“How are you doing?”
“No, how are YOU REALLY doing?”
An indigenous basketmaking man named Richard lives in our town, and we’ve had occasional conversations through the years. It’s not like we’re close, but we like each other. As I drove by the other day, I saw him alongside Highway 88 cutting willow branches into a pile. I made a u-turn and parked my car.
Richard has friendly energy, and he instantly could tell I felt upset, even though I pretended to stop by for a quick hello. Ghosts come into my heart from time to time, memories of dead people I love. I miss them and it shows. I try to move through whatever emotion pops up, which was why I stopped to talk with Richard. He could tell something was weighing on me, because he looked at me directly and saw it in my eyes.
“Please show me how to strip willow bark so I can help you harvest the branches while we visit.” I wanted to keep busy while we talked. He showed me how to strip willow bark with my thumbnail and expose the flexible wood he uses to weave baskets. We stood side by side on 88 for about 20 minutes, while I told generally told him what was going on in my spinning brain.
“It’s good to do something like this to ground you to the earth.” He was relaxed and it helped me stay in the present and let go of the past. Richard told me that he learned basketmaking skills from an elder, and felt grateful for the connection. I needed the reminder that not all ghosts are hauntingly harmful. I can love my ancestors wherever they are. I’m alive, standing on the earth stripping willow bark, and it’s enough to be comfortable in my skin.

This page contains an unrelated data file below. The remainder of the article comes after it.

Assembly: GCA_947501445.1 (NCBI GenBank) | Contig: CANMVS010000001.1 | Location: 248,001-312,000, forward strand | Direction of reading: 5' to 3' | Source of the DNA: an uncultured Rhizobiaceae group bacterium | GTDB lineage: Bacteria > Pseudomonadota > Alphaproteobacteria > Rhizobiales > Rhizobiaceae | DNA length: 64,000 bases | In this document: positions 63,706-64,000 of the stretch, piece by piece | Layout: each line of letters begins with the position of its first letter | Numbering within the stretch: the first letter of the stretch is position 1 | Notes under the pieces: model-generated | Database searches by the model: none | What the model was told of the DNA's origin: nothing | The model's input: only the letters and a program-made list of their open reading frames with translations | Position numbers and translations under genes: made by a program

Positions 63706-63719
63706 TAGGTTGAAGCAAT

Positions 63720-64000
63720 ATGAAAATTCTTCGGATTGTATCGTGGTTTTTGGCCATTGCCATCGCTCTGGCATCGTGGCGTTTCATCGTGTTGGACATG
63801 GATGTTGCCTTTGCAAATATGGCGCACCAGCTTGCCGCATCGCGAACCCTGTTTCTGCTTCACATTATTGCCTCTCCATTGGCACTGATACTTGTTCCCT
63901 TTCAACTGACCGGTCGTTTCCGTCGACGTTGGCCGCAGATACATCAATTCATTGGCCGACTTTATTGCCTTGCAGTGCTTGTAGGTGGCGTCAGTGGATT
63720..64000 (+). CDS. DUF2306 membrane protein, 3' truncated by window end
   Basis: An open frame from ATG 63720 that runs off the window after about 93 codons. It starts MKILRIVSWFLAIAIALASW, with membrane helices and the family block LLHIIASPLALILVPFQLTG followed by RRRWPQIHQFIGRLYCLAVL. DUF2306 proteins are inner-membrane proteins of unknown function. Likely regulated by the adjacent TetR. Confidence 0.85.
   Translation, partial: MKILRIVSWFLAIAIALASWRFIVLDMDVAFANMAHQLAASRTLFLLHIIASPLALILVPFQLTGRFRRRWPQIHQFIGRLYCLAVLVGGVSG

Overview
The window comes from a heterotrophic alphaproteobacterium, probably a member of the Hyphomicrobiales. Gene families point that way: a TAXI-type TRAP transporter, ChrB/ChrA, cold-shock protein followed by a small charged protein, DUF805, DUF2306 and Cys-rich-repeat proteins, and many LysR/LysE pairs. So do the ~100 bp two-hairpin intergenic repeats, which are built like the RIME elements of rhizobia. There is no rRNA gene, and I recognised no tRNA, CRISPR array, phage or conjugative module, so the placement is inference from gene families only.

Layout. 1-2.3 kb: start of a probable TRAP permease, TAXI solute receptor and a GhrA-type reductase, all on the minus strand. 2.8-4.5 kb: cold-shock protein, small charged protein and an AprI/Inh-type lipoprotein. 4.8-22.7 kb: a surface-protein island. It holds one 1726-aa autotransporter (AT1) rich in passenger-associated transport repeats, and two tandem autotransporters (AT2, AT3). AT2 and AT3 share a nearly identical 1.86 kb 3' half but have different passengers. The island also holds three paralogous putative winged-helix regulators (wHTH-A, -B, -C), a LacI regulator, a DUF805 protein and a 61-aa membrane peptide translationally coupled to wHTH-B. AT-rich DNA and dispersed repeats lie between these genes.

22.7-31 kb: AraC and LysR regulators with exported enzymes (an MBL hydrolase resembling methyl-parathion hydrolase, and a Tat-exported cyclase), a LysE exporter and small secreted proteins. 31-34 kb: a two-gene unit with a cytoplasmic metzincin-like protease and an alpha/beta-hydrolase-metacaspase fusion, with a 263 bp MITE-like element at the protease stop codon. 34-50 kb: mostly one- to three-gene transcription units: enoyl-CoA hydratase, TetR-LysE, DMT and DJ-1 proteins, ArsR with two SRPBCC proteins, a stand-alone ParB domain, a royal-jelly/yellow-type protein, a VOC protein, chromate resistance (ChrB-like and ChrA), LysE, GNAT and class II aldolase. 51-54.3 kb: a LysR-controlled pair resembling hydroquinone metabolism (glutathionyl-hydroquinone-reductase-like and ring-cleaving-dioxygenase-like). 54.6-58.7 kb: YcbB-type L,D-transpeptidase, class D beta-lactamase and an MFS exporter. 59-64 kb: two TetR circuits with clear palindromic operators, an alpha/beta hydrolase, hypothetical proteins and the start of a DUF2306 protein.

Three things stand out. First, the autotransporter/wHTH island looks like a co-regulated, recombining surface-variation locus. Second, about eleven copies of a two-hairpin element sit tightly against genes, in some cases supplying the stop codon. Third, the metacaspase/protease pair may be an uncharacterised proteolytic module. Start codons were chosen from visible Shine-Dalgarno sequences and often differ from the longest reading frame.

I felt a million percent better after trusting my instincts to turn around my car and reach out. I helped Richard harvest, which made me feel productive, and not like I was a drain on him.
I struggle with feeling like I impose on other people when I’m sad.
Eye to eye friendly connection helped cut through feelings of isolation that I so rarely make time for.
i love this story, Pru